Biologic therapies (biotherapy) focus on the body's biological response to the tumor. Most of these therapies take advantage of the body's immune system, either directly or indirectly, to fight cancer or to lessen the side effects that may be caused by some cancer treatments.
In order for cancer to succeed, it must contend with the immune system. The immune system consists of a complex network of cells and organs that work together to defend the body against invaders, like bacteria and viruses.
The key cells involved in the immune system include:
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Biologic therapies repair, stimulate, or enhance the body’s response to cancer. According to the Leukemia and Lymphoma Society, biologic therapies:
Biologic therapies are most commonly used either to treat cancer that does not or has not responded to other forms of treatment or to try to treat tumors that may respond to the body’s own immune defenses.
The most common biologic therapies include:
Interferon (IFN) occurs naturally in the body. IFN is produced by virally infected cells and is capable of protecting other cells from infection. There are three major types:
Researchers have found that interferons enhance the immune system’s ability to fight cancer cells and act directly on these cells by slowing growth and encouraging normal cell behavior.
Like interferons, interleukins (IL) occur naturally in the body and can be synthesized in a lab. Interleukins are named numerically: IL-1, IL-2, IL-3, up to IL-18.
IL-2 has been the most widely studied in cancer treatment. This type of interleukin stimulates the growth and activity of many cancer-killing immune cells, including NK cells and cytotoxic T cells. In addition, IL-2 enhances antibody responses.
Colony-stimulating factors (CSFs) do not affect cancer cells directly. Instead, CSFs help stimulate the production of new red blood cells, white blood cells, and platelets. This is important because many cancer treatments can decrease the levels of blood cells, which increases the risk of infection, anemia , and bleeding problems. Stimulating blood cell production can help stimulate the immune system.
Some examples of CSFs include:
Monoclonal antibodies (MOABs) are substances that are produced in a lab. The process involves injecting a mouse with cells for a certain type of human cancer. Once injected with the cancer cells, the mouse produces antibodies to fight against the cancer. These mouse antibodies are then combined with other lab cells to create hybrid cells to fight caner.
MOABs can be used in cancer treatment in a number of ways, for example:
There are a number of MOABs available, such as:
The side effects depend on the type of biologic therapy that is used.
At the beginning of therapy, you will most likely experience flu-like symptoms. Examples include chills, headaches, muscle pain, joint pain, and discomfort.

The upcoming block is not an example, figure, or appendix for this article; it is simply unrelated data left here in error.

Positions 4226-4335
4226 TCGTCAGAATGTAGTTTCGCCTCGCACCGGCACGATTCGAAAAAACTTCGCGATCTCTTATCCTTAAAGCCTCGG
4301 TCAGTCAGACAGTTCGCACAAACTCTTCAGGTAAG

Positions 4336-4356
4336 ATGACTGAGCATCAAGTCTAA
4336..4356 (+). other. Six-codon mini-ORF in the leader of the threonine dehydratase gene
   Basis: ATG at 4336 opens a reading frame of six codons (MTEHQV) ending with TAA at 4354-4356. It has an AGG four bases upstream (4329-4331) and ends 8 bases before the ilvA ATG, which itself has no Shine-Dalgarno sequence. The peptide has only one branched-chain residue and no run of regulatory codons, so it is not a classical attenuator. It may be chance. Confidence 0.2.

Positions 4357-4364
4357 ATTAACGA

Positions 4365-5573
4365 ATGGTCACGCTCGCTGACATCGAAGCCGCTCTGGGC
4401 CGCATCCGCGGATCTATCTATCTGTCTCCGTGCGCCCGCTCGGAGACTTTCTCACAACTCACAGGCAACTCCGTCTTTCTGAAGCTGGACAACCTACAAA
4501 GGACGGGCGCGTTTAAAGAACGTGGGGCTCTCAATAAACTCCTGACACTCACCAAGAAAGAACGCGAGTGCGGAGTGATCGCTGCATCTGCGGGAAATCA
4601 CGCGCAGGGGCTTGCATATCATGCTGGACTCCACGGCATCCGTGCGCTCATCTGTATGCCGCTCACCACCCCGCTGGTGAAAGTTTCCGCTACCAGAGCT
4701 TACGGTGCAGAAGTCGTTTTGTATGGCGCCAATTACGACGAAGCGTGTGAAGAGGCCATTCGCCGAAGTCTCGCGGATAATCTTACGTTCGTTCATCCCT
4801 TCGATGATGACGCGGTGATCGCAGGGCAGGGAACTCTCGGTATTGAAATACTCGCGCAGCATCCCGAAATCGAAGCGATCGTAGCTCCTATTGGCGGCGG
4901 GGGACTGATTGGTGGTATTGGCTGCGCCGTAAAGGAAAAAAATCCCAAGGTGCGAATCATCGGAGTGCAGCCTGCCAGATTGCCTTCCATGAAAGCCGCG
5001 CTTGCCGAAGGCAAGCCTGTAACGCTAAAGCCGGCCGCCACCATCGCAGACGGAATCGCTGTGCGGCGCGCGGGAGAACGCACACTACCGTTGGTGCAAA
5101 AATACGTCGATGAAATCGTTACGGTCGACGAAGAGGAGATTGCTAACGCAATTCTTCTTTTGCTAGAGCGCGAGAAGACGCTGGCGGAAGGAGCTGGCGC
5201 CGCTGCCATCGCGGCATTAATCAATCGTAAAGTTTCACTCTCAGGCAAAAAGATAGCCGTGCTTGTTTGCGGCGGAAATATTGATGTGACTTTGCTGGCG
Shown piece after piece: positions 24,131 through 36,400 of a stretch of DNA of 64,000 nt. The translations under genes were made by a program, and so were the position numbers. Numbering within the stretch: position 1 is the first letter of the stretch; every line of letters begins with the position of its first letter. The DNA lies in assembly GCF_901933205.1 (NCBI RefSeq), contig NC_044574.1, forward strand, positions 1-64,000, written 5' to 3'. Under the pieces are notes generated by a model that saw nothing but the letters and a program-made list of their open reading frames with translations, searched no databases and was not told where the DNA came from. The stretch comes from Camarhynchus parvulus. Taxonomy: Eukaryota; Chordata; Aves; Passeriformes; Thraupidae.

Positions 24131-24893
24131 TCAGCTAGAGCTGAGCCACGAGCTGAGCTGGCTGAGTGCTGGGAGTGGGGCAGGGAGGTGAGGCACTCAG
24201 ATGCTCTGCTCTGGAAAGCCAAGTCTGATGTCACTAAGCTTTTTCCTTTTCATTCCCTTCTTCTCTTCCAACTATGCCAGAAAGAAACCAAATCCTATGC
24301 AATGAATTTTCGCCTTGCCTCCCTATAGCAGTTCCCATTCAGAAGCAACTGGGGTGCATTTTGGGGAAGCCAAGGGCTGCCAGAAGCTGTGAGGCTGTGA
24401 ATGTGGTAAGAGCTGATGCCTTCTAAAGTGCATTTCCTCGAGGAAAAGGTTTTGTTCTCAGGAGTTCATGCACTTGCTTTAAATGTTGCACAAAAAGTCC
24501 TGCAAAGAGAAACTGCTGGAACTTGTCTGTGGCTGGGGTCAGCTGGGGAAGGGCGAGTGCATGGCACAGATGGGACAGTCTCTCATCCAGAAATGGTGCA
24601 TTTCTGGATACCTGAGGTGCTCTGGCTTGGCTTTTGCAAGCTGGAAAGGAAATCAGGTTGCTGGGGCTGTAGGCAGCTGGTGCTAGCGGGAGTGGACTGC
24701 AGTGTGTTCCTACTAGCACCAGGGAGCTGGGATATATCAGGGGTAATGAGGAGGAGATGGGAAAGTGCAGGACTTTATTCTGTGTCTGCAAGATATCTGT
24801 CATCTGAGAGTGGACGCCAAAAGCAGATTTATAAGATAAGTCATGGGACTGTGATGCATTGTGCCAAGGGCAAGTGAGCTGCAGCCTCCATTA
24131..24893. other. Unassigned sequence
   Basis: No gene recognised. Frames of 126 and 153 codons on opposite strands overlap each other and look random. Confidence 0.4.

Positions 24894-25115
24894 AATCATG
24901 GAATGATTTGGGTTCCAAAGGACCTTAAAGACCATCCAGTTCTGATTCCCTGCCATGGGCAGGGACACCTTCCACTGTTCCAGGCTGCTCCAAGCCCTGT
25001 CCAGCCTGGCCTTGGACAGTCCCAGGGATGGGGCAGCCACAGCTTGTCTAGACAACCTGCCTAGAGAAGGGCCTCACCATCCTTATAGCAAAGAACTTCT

Chronic side effects tend to increase in intensity after you have been on IFN therapy for several weeks. Loss of appetite with weight loss and fatigue can be severe enough to limit the dose. Other side effects include:
More common side effects include:
Other side effects include:
Severe toxicities are associated with high doses of IL-2.
CSF therapy is generally well tolerated. The side effects are minimal. Bone pain is one of the most commonly reported side effect.
With MOABs, allergic reaction to mouse protein is a major concern. The acute reaction can result in anaphylaxis , a severe, sometimes life-threatening, allergic reaction. This is rare, though.
More common side effects include:
A delayed toxicity that can occur is called serum sickness. Symptoms of serum sickness include:
Biologic therapies: using the immune system to treat cancer. National Cancer Institute webite. Available at: http://www.cancer.gov/cancertopics/factsheet/Therapy/biological . Accessed September 4, 2012.
Biological therapy for lung cancer. CancerHelp UK website. Available at: http://cancerhelp.cancerresearchuk.org/type/lung-cancer/treatment/biological-therapy-for-lung-cancer . Accessed September 4, 2012.
Vachani C. Biologic therapy: the basics. OncoLink website. Available at: http://www.oncolink.org/TREATMENT/article.cfm?c=16&s=117&id=335 . Updated November 22, 2010. Accessed September 4, 2012.
Last reviewed March 2015 by Mohei Abouzied, MD, FACP
Please be aware that this information is provided to supplement the care provided by your physician. It is neither intended nor implied to be a substitute for professional medical advice. CALL YOUR HEALTHCARE PROVIDER IMMEDIATELY IF YOU THINK YOU MAY HAVE A MEDICAL EMERGENCY. Always seek the advice of your physician or other qualified health provider prior to starting any new treatment or with any questions you may have regarding a medical condition.
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